• Topic: Politics, Geopolitics, Israel, Europe Union
  • Political Geography: Europe, Israel
  • Author: Robert Warren
  • Publication Date: 01-2016
  • Content Type: Working Paper
  • Institution: Max Planck Institute for the Study of Societies
  • Abstract: Undocumented immigration has been a significant political issue in recent years, and is likely to remain so throughout and beyond the presidential election year of 2016. One reason for the high and sustained level of interest in undocumented immigration is the widespread belief that the trend in the undocumented population is ever upward. This paper shows that this belief is mistaken and that, in fact, the undocumented population has been decreasing for more than a half a decade. Other findings of the paper that should inform the immigration debate are the growing naturalized citizen populations in almost every US state and the fact that, since 1980, the legally resident foreign-born population from Mexico has grown faster than the undocumented population from Mexico.
  • Topic: Politics, Elections, Immigrants
  • Political Geography: Mexico, United States of America
  • Author: Ian Johnstone
  • Publication Date: 03-2016
  • Content Type: Working Paper
  • Institution: Global Peace Operations
  • Abstract: The array of tools the UN has developed to prevent, manage and resolve conflict has expanded in recent years. They are being deployed in new formats, from political missions and small peacebuilding teams, to large observer missions and multidimensional peace operations with offensive capabilities. But the High-level Independent Panel on Peace Operations (HIPPO) and other recent reports question whether the tools are being used as effectively as they could be. The HIPPO recommended, “the full spectrum of peace operations must be employed more exibly to respond to changing needs on the ground”. It said the UN must deliver more “right fit” missions, a “continuum of response and smoother transitions between different phases of missions.” This message was echoed in the Secretary-General’s follow up report, the Advisory Group of Experts (AGE) on the Peacebuilding Architecture Review, and the Global Study on the implementation of resolution 1325. It is also implicit in the Plan of Action to Prevent Violent Extremism, which calls for creativity in how to respond to that threat.
  • Topic: Conflict Resolution, Politics, United Nations, Peacekeeping
  • Political Geography: Global Focus
  • Author: Andreas Bagenholm, Stephan Dahlberg, Maria Solevid
  • Publication Date: 11-2016
  • Content Type: Working Paper
  • Institution: The Quality of Government Institute. University of Gothenburg.
  • Abstract: In this paper, we argue that the effects of corruption on voter turnout not necessarily have to be negative. We argue that voters’ willingness to participate in elections will increase when parties politicize the issue of corruption in electoral campaigns, as it indicates party responsiveness to voter concerns. We test this claim by using individual-level data from CSES coupled with unique context data on party politicization of corruption in campaigns. Our findings show that higher perceived levels of corruption are associated with lower voter turnout but that the negative effect of perceiving high corruption on turnout is reduced in an electoral context where corruption is politicized. The results thus show that if corruption is not politicized, individuals’ corruption perceptions exert a significant negative impact on turnout. By politicizing anti-corruption measures, political parties are acting policy responsive and by that they are also affecting voters’ decision whether to vote or not.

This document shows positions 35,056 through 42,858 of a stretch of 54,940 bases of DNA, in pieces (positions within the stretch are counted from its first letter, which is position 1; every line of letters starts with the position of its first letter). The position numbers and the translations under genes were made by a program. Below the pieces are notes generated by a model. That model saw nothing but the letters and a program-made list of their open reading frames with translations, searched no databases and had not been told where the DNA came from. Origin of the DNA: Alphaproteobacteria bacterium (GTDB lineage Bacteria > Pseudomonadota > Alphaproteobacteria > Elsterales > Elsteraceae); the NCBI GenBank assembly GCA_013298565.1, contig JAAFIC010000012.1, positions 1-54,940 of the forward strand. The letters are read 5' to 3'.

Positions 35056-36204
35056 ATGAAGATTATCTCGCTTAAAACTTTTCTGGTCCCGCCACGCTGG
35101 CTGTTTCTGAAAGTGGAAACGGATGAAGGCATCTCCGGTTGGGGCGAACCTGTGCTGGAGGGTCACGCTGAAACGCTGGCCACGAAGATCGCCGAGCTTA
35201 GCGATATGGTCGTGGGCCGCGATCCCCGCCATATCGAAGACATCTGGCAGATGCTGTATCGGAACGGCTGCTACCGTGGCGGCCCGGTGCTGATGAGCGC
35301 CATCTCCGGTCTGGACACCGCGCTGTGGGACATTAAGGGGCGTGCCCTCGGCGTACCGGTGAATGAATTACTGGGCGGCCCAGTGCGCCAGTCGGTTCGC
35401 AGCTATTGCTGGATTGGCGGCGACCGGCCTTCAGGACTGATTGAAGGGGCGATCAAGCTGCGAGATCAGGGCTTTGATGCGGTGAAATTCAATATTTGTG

• Topic: Politics, Political Theory, Political stability
  • Political Geography: Europe, Canada, Australia, New Zealand
12. Pivot 2.0
  • Author: Victor D. Cha, Michael J. Green, Nicholas Szechenyi
  • Publication Date: 01-2015
  • Content Type: Working Paper
  • Institution: Center for Strategic and International Studies
  • Abstract: Opinion surveys demonstrate that a majority of Americans consider Asia the most important region to U.S. interests and a majority of Asian experts support the Obama administration's goal of a “pivot” or “rebalance” to the Asia-Pacific region.1 Yet doubts have also grown about whether the pivot can be sustained by a president politically weakened by the 2014 midterm results, constrained by budget sequestration, and pulled into crises from Ukraine to Iraq and Iran. On issues from immigration to Cuba policy, the Obama administration and the incoming Republican Congress appear set for confrontation. Yet Asia policy remains largely bipartisan—perhaps the most bipartisan foreign policy issue in Washington. It is therefore critical—and practical— to ask that the White House and the Republican leadership in the Congress chart a common course on policy toward Asia for the next two years. This report outlines concrete areas for action on trade, China, defense, Korea, India, and Southeast Asia.